• If you have apple trees, you must control apple maggots at the beginning of July. You can spray the trees every ten to fourteen days until harvest, or two days after each rainfall of one-half inch or more. Or you could hang sticky balls (fake apples) to attract the flies so they don't lay eggs in the developing fruit. It isn't as effective but does eliminate the use of an insecticide. You can also protect your apples (perfectly!) by bagging them. Enclose each apple in a plastic sandwich bag, either a zipper closure bag or a plain bag closed with staples. Using a pair of scissors, snip the bottom corners off each bag, leaving a small opening for water to run out. At harvest, remove the bag. Although this takes some time, the apples are protected from apple maggots for the rest of the season.

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• To make cut flowers last longer, pick them early in the morning before they begin to lose much moisture. Strip lower leaves, then cut the base of the stems before plunging them into a vase of slightly warm water. Change the water every day or two. If you have floral preservative, dissolve it in the water then add your flowers.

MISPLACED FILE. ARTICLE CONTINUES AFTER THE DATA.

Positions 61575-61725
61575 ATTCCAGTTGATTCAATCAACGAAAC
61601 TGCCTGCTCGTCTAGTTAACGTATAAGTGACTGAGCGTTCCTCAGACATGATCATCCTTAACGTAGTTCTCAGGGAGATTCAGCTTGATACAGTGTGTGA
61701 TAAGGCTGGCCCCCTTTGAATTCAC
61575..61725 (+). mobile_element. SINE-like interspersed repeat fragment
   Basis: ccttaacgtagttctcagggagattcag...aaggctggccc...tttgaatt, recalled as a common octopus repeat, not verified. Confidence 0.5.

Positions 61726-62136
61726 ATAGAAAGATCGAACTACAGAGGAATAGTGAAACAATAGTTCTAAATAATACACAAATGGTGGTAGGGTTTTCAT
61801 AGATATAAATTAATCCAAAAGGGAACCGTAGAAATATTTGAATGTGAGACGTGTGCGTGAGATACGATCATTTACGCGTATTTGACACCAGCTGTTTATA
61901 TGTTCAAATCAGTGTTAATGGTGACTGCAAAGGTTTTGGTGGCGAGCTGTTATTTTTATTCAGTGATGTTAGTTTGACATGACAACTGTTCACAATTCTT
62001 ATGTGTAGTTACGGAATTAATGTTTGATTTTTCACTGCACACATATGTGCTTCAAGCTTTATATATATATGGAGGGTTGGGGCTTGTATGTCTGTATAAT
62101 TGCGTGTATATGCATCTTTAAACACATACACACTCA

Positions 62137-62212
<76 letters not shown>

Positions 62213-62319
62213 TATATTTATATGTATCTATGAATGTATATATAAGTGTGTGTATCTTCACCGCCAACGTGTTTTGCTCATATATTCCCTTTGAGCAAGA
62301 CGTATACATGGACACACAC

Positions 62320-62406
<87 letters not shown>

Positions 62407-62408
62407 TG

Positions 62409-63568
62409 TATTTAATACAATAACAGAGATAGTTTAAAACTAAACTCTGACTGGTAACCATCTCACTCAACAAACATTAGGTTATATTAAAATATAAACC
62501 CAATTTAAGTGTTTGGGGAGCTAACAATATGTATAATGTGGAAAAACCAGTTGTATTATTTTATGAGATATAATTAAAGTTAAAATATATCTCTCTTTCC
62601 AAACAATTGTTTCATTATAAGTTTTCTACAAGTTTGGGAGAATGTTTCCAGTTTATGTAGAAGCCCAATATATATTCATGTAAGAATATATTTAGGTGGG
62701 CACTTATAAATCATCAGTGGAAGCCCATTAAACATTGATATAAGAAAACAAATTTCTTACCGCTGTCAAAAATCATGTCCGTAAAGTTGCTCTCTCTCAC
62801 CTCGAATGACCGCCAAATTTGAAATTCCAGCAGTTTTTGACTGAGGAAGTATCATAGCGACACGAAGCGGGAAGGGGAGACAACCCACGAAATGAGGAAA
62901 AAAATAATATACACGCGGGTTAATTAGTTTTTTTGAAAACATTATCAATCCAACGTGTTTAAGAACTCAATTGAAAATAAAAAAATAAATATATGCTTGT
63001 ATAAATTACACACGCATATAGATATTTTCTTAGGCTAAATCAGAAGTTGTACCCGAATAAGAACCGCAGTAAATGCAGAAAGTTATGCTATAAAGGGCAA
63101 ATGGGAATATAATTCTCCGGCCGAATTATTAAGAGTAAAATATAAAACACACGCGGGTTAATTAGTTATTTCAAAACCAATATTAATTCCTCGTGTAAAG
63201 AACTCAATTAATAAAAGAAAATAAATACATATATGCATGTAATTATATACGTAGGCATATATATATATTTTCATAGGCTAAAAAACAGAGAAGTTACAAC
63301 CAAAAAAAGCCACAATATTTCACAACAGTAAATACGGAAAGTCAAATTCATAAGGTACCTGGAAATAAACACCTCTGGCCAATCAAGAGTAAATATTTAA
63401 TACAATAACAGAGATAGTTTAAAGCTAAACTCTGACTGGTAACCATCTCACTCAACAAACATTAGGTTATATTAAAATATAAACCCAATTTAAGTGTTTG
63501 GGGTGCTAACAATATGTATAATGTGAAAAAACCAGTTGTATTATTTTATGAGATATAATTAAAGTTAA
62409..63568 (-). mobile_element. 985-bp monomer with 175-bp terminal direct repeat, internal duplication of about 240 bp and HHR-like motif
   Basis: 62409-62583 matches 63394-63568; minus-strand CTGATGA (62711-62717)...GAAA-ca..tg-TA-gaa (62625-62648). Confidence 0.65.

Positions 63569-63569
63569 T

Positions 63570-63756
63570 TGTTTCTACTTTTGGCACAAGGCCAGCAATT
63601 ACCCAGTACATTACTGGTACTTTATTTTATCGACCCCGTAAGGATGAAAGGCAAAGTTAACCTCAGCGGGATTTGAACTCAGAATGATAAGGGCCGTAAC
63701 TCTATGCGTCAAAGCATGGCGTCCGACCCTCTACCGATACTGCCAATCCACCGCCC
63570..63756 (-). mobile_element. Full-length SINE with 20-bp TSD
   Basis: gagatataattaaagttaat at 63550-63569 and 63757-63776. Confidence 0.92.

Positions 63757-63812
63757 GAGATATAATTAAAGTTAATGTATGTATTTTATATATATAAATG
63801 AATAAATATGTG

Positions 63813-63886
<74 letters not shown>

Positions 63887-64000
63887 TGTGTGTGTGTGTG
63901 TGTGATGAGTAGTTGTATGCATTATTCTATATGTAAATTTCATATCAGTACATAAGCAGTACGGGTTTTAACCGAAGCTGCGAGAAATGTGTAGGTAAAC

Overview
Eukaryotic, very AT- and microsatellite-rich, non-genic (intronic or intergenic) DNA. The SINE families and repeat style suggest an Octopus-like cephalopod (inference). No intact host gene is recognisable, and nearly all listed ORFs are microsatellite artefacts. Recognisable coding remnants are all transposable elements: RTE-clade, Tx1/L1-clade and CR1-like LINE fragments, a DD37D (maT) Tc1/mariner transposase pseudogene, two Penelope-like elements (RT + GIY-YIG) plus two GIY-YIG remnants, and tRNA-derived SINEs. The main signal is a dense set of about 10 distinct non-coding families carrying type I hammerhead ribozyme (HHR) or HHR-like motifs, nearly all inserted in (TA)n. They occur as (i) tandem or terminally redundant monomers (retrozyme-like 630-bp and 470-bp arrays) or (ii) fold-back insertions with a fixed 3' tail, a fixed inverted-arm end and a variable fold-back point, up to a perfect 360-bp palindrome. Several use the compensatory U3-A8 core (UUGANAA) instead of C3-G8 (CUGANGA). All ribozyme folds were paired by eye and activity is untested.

• Visit a local farmers' market for freshest produce. Support the local economy.

• A fun July project to do with children is to make a toad cottage. Dig a hole 1 inch deep in a shady spot and place a clay pot on its side in the hole. Place soil one-half inch deep on the "floor" of the pot to make a bed for your toad. Read "Frogs, Toads and Turtles" by Diane Burns together.

University of Minnesota Extension Master Gardeners are trained and certified volunteers for the University of Minnesota Extension. All information given in this column is based on research. To ask a question, call the Master Gardener Help Line at 218-454-GROW (4769) and leave a recorded message. A Master Gardener will return your call.